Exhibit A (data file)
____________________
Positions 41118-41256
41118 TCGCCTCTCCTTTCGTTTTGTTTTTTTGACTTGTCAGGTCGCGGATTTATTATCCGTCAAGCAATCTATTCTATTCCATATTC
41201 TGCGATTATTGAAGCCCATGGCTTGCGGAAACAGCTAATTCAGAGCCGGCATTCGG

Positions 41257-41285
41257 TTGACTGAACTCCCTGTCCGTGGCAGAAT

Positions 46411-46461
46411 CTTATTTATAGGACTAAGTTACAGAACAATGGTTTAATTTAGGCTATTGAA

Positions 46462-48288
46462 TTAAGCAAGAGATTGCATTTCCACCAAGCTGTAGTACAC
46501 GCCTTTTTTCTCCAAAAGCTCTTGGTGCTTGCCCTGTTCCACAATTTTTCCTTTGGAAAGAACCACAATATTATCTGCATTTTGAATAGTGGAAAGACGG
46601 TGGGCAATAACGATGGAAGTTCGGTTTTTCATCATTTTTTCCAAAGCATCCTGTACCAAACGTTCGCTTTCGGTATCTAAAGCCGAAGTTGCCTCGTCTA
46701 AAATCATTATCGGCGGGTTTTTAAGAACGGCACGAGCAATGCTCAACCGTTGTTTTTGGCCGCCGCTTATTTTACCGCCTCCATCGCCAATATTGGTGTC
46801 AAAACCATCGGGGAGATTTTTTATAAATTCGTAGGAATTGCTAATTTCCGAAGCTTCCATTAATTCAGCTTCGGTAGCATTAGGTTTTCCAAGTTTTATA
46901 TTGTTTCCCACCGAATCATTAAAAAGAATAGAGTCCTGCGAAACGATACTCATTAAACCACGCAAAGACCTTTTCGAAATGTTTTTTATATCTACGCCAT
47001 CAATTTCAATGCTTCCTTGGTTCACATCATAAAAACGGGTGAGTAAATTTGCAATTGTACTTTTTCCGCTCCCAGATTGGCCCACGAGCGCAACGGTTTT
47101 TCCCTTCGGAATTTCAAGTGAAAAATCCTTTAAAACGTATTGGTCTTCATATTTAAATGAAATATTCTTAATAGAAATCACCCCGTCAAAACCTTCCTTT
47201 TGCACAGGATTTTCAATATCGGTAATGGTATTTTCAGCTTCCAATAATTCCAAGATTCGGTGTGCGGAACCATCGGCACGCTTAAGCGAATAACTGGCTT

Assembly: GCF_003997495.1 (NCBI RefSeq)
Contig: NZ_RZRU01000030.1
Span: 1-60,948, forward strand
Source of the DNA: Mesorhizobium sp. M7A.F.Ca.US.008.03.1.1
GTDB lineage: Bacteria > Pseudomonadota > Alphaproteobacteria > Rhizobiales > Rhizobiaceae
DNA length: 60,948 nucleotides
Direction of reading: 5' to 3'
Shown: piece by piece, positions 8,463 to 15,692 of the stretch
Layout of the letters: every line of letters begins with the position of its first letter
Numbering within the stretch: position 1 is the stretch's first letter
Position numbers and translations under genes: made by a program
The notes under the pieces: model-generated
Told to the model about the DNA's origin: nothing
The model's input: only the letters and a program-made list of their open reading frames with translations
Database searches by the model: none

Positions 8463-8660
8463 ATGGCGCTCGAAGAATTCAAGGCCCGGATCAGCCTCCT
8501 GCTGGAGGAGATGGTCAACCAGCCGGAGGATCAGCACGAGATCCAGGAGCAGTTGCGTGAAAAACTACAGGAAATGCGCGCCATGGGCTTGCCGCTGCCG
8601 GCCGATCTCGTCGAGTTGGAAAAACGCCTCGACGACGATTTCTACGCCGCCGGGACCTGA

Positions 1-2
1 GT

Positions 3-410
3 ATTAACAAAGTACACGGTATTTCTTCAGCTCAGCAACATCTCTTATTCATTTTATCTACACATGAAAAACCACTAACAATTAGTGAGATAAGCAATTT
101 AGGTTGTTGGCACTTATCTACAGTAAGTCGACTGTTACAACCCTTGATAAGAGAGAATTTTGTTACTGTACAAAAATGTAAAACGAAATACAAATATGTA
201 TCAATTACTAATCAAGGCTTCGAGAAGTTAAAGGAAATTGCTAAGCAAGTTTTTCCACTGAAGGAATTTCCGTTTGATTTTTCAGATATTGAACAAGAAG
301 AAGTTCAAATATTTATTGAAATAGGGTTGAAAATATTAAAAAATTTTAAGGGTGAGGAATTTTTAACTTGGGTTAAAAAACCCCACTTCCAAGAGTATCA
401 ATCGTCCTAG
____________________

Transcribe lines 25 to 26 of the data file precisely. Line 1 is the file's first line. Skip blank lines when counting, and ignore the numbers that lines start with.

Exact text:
Shown: piece by piece, positions 8,463 to 15,692 of the stretch
Layout of the letters: every line of letters begins with the position of its first letter